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Minister of Agriculture and Fisheries, Hon. Floyd Green, says several mango orchards will be established across the island, commencing in Clarendon next year on a 1,000-acre plot.

He points out that the project will be in partnership with private investors to take advantage of the huge market in the United States (US) for Jamaican mangoes, where 100,000 pounds have been sold since the start of the year, and one importer indicating that 10 times that amount can be sold in that country.

The Minister was speaking at the handing over of fruit trees at the Commodore New Testament Church of God in St. Catherine, on October 1.

“We are going to start next year by putting 60 acres into production for mangoes. We want to use the public-private partnership model to build out that 1,000 acres in mango production, because the market is there,” the Minister emphasised.

The fruit trees are being distributed under the Ministry’s National Fruit Trees Programme, which is aimed at supporting food security and protecting the environment on a sustainable basis.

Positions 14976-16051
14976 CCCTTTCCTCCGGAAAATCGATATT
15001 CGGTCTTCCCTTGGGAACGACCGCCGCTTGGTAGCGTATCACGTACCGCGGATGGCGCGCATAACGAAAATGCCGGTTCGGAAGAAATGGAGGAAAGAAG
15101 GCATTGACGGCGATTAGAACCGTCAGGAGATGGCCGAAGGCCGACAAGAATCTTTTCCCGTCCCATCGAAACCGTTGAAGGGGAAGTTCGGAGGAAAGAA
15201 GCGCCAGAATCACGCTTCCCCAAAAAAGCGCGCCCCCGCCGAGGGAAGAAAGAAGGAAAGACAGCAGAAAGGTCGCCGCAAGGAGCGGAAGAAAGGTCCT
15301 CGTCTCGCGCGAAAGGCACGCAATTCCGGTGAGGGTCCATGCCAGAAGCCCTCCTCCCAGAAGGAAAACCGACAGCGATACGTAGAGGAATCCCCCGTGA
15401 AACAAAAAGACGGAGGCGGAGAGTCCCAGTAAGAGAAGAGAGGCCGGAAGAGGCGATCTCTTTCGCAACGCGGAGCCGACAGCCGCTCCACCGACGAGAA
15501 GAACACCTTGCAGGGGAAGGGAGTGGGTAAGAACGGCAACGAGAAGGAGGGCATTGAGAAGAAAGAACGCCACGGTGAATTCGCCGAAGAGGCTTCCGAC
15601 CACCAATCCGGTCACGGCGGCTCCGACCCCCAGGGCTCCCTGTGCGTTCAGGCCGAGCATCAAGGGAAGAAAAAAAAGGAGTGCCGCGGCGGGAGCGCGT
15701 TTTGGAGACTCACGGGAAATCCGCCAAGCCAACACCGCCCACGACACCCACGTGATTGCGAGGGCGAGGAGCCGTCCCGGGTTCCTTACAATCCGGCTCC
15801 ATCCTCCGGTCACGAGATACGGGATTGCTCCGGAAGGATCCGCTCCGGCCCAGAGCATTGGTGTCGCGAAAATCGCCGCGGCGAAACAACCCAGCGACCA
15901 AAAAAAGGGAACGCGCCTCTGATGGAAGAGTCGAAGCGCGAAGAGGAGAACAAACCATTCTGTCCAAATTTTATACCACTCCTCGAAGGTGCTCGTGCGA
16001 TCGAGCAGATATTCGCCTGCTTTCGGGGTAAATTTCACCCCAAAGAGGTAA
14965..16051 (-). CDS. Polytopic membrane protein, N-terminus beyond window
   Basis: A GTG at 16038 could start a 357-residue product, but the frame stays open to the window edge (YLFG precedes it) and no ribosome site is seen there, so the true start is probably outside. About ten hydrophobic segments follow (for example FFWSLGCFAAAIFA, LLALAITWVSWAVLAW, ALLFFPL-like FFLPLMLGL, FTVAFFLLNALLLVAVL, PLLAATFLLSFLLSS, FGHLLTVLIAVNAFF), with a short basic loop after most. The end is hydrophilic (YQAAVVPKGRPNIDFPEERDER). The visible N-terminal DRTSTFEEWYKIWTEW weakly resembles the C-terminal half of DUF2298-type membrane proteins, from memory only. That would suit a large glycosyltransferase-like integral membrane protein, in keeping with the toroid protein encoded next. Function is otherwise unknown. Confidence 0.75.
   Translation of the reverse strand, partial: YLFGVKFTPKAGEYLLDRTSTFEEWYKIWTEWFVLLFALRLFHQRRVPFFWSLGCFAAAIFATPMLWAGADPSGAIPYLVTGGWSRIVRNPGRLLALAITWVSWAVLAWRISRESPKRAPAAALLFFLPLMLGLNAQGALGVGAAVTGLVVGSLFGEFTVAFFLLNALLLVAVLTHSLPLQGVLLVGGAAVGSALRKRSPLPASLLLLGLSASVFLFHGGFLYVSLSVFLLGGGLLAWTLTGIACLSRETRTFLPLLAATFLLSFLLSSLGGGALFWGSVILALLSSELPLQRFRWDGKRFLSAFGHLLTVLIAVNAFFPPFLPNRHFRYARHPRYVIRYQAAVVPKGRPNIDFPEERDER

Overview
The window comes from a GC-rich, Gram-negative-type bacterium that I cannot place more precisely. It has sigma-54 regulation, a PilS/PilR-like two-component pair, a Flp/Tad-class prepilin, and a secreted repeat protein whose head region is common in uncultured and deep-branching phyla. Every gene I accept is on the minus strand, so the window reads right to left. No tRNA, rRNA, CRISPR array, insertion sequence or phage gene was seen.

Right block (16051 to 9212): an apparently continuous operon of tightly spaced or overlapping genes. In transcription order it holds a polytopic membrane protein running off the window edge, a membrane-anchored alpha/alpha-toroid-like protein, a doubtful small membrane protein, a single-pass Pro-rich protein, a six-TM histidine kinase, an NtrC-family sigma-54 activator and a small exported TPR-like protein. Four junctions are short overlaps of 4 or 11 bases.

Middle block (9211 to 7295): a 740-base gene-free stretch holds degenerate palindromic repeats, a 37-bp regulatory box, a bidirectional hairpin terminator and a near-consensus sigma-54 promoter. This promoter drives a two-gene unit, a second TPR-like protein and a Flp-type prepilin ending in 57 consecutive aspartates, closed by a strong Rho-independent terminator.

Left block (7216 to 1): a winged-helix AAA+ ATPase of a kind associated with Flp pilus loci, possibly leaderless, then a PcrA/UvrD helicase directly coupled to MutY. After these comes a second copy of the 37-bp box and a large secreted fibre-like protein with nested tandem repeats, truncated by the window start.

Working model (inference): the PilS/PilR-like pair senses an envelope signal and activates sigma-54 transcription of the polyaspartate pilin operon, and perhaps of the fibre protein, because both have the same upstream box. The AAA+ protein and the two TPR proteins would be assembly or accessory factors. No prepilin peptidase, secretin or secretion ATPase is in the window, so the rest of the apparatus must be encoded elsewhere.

Some 4,500 fruit trees will be distributed to farmers and other persons. A total of 247 trees were distributed at the event.

The project is being executed in conjunction with the Jamaica Agricultural Society (JAS). Farmers and other persons are encouraged to plant fruit trees on unused lands.

“We see it as an inexpensive way to ensure that we have an abundance of locally grown fruits. We believe it will help our children; it will send the right message on the importance of fruits and the growing of fruits,” the Minister told the audience.

For her part, Manager for the St. Catherine parish office of the JAS, Cardia Duhaney, said persons should plant now during the rainy season, and noted that trees are important to mitigate Climate Change.

“You are increasing food security, you are promoting rainfall, feeding yourself, while protecting the water source for everyone,” the JAS official said, in her endorsement of the programme.

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